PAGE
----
Dozens of senior managers at Wolverhampton City Council will be denied their annual pay rises if they fail to make progress.
And the four highest-earning officers including chief executive Simon Warren are to see their pay cut by £1,989 from next month after they agreed to give up an allowance to run their cars.
They will also be expected to pay for parking rather than using the council car parks for free.
Up to 69 senior managers will lose out on their annual pay rises from 2014 if they fail to meet certain targets.
Mr Warren said in a report: “Progression will be dependent upon, but not limited to, contribution to delivery of work programme objectives, team work and performance in the role.
“Criteria will be developed, and used fairly and consistently, to manage pay within the agreed pay ranges.” Meanwhile, Councillor Paul Sweet, who oversees human resources for the ruling Labour group, praised directors for giving up their car allowances early, saying it was a “very positive move on their part”.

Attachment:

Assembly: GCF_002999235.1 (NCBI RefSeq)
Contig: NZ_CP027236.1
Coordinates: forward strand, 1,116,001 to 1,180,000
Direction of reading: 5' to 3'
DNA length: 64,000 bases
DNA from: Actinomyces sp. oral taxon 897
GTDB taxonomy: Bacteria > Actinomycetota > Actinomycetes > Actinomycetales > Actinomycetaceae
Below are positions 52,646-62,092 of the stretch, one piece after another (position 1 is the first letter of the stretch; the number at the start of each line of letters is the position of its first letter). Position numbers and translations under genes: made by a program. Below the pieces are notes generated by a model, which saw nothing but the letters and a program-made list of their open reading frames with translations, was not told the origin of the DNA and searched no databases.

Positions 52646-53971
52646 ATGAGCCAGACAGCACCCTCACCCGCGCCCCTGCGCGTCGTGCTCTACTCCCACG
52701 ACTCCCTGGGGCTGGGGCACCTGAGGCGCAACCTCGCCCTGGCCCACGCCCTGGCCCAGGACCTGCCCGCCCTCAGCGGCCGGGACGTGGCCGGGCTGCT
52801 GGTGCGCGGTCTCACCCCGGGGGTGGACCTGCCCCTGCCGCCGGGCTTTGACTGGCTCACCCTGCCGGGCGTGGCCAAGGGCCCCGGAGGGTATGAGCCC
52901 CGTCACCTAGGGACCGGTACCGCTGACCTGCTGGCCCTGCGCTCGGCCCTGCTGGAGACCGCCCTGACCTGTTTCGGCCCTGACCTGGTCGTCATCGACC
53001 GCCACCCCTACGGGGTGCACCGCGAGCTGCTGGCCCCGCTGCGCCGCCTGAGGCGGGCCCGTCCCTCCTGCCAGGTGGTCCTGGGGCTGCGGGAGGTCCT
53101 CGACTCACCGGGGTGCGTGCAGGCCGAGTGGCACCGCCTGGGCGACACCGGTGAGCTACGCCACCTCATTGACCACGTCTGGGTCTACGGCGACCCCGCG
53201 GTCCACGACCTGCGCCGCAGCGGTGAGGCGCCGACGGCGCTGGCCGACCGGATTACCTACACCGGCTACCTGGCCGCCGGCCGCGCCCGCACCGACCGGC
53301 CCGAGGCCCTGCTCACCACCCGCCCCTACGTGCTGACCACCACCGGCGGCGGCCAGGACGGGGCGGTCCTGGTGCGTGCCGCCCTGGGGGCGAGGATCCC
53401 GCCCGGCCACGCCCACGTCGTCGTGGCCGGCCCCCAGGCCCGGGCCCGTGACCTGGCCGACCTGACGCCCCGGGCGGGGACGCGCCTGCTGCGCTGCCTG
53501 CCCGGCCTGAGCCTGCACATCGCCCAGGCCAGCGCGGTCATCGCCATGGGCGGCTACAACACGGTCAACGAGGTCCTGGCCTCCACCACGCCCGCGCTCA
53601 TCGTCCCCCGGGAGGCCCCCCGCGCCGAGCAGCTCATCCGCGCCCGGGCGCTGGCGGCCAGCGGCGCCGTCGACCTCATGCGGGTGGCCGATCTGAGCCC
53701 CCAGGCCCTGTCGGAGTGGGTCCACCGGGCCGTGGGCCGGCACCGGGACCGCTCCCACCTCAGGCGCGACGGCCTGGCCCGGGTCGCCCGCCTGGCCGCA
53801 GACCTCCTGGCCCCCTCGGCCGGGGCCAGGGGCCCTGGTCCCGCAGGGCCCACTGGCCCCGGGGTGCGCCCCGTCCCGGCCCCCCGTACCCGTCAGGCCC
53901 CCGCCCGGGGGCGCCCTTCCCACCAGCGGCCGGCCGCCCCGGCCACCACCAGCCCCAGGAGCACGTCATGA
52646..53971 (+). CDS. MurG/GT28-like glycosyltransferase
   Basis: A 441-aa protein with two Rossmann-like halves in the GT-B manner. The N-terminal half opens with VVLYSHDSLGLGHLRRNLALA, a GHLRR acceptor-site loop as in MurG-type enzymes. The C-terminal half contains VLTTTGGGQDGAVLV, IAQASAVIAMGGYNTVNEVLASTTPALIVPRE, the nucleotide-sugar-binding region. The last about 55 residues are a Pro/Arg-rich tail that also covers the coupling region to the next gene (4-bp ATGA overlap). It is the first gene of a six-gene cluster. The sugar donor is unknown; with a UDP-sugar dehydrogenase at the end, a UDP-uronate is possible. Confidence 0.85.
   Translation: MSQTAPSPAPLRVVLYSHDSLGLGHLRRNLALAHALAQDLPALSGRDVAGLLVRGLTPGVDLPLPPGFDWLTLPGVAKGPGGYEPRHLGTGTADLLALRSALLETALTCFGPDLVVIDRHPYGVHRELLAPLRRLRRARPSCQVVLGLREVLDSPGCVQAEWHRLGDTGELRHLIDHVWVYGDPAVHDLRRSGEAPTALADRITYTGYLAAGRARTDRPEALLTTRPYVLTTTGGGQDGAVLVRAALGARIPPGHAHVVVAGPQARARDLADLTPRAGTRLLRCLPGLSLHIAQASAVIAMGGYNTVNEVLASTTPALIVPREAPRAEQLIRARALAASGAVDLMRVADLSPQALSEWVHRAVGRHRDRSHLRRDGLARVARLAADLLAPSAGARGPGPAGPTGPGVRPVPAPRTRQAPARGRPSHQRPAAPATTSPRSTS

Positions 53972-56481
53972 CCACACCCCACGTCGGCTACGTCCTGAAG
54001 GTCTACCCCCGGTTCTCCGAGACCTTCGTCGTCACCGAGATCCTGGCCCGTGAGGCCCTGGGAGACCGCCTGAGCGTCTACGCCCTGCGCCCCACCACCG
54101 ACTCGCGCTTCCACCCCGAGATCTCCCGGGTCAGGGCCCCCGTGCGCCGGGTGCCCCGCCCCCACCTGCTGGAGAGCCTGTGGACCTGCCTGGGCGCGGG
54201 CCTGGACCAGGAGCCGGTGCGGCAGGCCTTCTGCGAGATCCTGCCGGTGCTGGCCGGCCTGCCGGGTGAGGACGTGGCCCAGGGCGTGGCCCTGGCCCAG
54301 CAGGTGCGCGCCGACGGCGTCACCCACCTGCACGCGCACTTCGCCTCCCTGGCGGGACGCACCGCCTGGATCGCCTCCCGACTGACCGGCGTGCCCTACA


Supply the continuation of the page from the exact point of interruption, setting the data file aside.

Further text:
The cost-cutting moves announced today come as it emerged that two of the directors –Keith Ireland and Tim Johnson – are to be paid £130,000 a year after the roles were filled for the past two years by interim staff on daily rates of £750. Mr Ireland was currently doing the job of “delivery director” on an interim basis and is in charge of human resources, payroll, bin collections and back office roles such as legal.
Mr Johnson replaces interim director Charles Green, who has been in charge of regeneration and education and is retiring. The permanent roles will save taxpayers £119,948 a year.
There is also a further pay cut for director of communities Sarah Norman, who oversees social services. Her salary is dropping from £132,501 to £131,818 after a “market forces” bonus to keep her in Wolverhampton at a time when her role was in demand elsewhere was dropped.
Wolverhampton City Council is trying to make £60m savings over the next five years, and there are warnings that hundreds of jobs could go.
It is facing a £50m increase in its wage bill over the next five years as a result of implementing “single status” arrangements to iron out decades of inequality between men and women.